Granted, this employer was forced to take these measures due to an unprecedented natural disaster. But any firm could benefit by stealing a page out of the Tokyo city government’s playbook.
City workers in Tokyo will begin their work shifts a full hour earlier than usual this summer. The city hopes to exploit the early daylight hours in the summer — and use less air conditioning and office lighting with the change in shift times.
Government workers on the earliest shift will begin work at 7:30 a.m and end the day at 4:15 p.m.
The move is a response to an expected summer energy shortage — caused by Tokyo Electric Power Co.’s Fukushima Dai-chi nuclear power plant being knocked out. The Tokyo Electric Power Co. expects to supply 53.8 million kilowatts of electricity for Tokyo and its vicinity in July. However, the estimated demand is 60 million kilowatts.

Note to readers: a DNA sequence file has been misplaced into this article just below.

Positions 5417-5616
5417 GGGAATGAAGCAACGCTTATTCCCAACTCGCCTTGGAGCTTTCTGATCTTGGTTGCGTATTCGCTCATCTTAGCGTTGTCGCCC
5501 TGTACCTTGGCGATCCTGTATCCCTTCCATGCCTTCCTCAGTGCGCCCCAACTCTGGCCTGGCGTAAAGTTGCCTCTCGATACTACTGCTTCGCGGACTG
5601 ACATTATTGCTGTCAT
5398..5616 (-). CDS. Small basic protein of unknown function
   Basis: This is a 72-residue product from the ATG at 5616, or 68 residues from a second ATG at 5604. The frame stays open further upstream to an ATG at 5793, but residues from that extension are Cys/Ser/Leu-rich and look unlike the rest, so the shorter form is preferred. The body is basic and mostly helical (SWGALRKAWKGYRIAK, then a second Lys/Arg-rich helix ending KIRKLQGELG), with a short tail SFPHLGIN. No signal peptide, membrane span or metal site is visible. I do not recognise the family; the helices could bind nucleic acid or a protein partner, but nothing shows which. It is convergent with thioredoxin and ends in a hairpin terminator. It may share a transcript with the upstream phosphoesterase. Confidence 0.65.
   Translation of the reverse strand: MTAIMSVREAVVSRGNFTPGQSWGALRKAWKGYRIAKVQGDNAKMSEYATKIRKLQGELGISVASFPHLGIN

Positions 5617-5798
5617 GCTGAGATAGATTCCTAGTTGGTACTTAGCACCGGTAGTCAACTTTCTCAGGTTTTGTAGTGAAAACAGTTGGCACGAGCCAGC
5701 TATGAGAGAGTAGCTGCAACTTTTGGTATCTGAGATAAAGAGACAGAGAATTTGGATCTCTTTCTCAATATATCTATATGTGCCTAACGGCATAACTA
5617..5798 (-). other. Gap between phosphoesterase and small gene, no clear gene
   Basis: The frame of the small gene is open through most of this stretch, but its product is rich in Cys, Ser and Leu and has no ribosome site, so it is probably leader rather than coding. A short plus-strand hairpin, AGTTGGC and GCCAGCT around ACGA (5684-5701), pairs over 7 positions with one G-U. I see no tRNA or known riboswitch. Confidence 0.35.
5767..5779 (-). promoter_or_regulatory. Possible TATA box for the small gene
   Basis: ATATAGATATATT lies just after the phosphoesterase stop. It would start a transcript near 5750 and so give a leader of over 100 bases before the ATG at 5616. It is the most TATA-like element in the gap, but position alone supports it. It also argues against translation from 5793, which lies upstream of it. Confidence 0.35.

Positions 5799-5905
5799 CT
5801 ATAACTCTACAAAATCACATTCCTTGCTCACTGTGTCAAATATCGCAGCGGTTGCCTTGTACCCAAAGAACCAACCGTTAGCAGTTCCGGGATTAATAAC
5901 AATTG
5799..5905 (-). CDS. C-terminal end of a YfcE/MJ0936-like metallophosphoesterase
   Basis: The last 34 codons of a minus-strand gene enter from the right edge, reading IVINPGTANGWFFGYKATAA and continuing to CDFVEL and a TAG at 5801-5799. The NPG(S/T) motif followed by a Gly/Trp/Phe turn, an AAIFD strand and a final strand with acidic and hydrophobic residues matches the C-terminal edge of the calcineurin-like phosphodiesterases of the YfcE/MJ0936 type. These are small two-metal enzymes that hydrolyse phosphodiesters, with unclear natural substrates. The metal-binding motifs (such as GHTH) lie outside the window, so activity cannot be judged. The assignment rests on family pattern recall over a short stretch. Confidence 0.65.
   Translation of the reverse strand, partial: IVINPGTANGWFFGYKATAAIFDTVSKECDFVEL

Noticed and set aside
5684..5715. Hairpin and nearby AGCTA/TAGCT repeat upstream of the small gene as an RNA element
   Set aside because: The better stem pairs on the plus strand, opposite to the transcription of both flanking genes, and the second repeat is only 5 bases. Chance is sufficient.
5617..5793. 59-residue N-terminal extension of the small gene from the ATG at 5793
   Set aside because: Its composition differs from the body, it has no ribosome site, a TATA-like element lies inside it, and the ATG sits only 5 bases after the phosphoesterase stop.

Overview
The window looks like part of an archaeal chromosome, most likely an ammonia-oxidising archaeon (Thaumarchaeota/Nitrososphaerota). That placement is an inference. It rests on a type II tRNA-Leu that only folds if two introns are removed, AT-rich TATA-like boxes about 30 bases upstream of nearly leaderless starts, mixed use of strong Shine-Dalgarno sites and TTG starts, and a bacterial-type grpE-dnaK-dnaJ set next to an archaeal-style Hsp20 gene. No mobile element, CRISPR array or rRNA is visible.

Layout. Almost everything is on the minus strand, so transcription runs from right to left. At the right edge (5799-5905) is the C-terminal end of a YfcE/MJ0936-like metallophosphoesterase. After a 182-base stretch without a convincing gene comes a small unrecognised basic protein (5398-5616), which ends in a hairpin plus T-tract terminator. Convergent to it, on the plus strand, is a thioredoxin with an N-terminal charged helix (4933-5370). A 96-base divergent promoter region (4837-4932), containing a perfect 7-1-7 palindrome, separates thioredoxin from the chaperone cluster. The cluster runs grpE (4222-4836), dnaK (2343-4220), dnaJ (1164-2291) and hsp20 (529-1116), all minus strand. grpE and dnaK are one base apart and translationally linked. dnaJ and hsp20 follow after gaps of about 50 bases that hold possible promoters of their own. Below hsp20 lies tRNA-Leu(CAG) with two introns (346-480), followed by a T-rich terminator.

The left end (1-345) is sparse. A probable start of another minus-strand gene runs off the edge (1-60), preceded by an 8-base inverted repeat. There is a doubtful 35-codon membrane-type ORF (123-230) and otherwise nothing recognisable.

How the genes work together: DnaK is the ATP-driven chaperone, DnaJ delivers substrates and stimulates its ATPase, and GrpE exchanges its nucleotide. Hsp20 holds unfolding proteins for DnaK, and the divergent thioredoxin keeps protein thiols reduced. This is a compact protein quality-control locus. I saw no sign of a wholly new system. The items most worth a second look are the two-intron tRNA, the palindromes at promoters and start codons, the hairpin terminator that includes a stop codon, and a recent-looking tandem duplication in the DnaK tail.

To prevent blackouts, the central government in Tokyo has asked companies and government offices to cut electricity usage by 15% — and it wants businesses to limit air conditioning and set room temperatures at 82 degrees Fahrenheit.
Obviously, your firm isn’t in the same position. However, by adjusting your thermostat by one or two degrees or introducing summer work hours, you can see some significant cost savings.